More often than not they kick the can down the road by restructuring the loan. When a loan is restructured a borrower is either allowed to repay the loan at a lower rate of interest or over a longer period of time or possibly both.

Deepak Shenoy makes this point on “For a bank holding the bonds[on which Amtek Auto has defaulted on] this account is technically not an NPA [non-performing asset or a bad loan] until 90 days is over. So they can extend and pretend and hope that Amtek manages to salvage itself. Since the banking system has exposure to more than Rs 7,000 crore of loans to Amtek, you can bet your next salary that they will restructure the loan in some way and manage to not call it an NPA at all.”

And that is not the only disturbing bit. Amtek Auto is also a very clear case of rating agencies having been caught napping on their job. The agencies should have seen this default coming. But that did not turn out to be the case.

Care Ratings suspended the rating of the company on August 7, 2015. Before suspending the company Care had rated Amtek Auto at AA−. Care defines an AA rating as: “Instruments with this rating are considered to have high degree of safety regarding timely servicing of financial obligations. Such instruments carry very low credit risk.”  Over and above the rating, Care also uses plus or minus for a certain level of ratings. These signs “reflect the comparative standing within the category.”

From a rating of AA−, Care stopped rating Amtek Auto. Another rating agency Brickwork Ratings downgraded the debt of the company from a level of A+ to C−. This was a downgrade of 12 levels in a single shot.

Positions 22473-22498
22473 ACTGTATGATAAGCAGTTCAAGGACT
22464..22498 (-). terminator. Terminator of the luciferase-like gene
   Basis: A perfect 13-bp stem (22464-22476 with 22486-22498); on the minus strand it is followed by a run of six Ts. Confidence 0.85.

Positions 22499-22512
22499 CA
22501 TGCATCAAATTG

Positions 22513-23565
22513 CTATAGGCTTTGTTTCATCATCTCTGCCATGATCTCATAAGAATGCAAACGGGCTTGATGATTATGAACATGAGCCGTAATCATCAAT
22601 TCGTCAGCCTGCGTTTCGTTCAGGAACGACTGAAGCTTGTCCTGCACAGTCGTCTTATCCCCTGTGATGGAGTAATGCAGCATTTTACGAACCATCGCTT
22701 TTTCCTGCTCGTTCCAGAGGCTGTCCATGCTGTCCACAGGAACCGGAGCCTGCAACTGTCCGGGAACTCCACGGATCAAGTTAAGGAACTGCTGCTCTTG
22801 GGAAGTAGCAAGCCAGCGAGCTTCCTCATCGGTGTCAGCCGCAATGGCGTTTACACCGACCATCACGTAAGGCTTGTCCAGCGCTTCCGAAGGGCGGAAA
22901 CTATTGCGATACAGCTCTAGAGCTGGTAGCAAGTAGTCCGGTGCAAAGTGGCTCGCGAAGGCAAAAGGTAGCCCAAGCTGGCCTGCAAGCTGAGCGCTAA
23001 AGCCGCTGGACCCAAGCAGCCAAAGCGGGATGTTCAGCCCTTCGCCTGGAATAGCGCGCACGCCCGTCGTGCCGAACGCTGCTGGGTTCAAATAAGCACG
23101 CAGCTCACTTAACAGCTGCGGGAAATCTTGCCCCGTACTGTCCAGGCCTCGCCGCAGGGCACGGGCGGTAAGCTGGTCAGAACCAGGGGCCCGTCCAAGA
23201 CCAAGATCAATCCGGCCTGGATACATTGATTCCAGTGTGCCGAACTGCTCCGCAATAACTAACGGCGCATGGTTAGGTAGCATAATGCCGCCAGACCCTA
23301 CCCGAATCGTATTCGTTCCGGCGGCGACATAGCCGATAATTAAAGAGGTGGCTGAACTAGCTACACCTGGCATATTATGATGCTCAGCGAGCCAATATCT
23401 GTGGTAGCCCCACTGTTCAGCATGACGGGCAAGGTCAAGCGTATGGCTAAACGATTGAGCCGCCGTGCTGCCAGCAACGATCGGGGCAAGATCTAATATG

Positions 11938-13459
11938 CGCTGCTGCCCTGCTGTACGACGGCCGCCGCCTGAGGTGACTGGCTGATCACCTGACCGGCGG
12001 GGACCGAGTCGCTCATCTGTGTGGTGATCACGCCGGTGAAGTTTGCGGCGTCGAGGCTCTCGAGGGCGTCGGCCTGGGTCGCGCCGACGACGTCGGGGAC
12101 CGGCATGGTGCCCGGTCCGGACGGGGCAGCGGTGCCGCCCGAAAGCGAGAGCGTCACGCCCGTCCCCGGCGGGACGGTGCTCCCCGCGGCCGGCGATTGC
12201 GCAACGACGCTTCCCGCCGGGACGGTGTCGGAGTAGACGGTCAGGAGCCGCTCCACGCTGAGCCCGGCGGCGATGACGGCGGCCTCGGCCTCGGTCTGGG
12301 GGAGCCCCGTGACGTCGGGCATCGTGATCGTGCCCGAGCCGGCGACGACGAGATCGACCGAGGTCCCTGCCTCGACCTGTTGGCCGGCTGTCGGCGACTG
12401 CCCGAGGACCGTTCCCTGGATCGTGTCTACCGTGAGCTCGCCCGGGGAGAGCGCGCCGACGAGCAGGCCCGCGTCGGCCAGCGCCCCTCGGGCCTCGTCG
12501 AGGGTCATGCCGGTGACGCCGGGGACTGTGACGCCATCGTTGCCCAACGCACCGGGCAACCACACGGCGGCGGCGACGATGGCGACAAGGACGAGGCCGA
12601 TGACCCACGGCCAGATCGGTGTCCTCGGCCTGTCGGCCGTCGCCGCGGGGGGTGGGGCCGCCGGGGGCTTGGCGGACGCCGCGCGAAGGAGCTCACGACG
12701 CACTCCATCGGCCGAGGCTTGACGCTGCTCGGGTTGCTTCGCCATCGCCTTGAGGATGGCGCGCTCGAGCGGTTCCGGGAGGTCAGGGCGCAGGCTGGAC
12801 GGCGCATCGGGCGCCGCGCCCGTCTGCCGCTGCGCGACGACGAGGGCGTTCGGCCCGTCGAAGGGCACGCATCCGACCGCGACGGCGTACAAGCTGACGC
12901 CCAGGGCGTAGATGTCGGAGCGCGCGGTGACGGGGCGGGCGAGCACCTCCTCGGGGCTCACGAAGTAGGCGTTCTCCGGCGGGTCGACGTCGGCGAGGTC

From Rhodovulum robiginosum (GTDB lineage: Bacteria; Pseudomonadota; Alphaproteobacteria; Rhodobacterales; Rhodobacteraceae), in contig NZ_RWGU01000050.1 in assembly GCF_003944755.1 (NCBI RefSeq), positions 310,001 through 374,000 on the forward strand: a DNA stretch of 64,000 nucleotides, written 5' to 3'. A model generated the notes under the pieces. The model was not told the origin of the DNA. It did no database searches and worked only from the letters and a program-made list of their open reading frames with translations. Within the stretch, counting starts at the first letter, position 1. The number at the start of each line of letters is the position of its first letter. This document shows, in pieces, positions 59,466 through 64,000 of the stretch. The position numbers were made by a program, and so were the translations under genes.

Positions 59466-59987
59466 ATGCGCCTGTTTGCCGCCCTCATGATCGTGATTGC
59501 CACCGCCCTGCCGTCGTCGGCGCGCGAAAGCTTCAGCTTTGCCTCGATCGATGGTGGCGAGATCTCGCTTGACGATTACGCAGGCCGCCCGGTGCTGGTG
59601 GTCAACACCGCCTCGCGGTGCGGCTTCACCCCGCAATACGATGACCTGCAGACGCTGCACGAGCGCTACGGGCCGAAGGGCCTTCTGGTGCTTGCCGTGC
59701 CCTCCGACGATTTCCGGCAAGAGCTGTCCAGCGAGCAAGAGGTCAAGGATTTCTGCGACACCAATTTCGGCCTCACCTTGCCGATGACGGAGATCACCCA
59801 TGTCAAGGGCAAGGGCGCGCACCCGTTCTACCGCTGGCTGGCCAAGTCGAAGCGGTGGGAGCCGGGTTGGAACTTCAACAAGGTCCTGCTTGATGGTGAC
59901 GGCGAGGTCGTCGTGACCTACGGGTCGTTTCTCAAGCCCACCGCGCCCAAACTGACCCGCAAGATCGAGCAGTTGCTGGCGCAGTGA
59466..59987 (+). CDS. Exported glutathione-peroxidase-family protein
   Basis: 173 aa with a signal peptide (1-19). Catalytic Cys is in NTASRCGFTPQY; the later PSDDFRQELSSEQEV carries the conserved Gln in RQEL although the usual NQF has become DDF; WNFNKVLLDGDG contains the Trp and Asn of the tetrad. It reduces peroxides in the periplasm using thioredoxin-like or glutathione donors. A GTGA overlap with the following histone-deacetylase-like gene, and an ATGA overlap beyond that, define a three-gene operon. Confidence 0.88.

Brickwork defines an A rating as: “Instruments with this rating are considered to have adequate degree of safety regarding timely servicing of financial obligations. Such instruments carry low credit risk.” It defines a C rating as: “Instruments with this rating are considered to have very high risk of default regarding timely servicing of financial obligations.”

It is worth asking here that how did a company go from being categorised as having an “adequate degree of safety” to a “very high risk of default,” all at once. The only possible explanation here is that the rating agency was caught napping or just chose to look the other way.

In fact, Amtek Auto is not an isolated case. There have been other such instances as well. As a recent news-report in the Mint newspaper points out: “In the past one year, there have been other instances where ratings have been cut sharply by three notches or more in one revision. In July, CARE Ratings downgraded Jaiprakash Associates Ltd by six notches from a rating of BB to D-, a rating that reflects a default in the debt security. Non-convertible debentures of Bhushan Steel Ltd also saw their rating drop by six notches following a revision by CARE Ratings in December 2014. Punj Lloyd Ltd faced a similar drop in ratings in July.”

Monet Ispat and Energy Ltd, Bhushan Power and Steel Ltd, Shree Renuka Sugars and 20 Microns Ltd, are examples of other companies that the Mint news-report points out.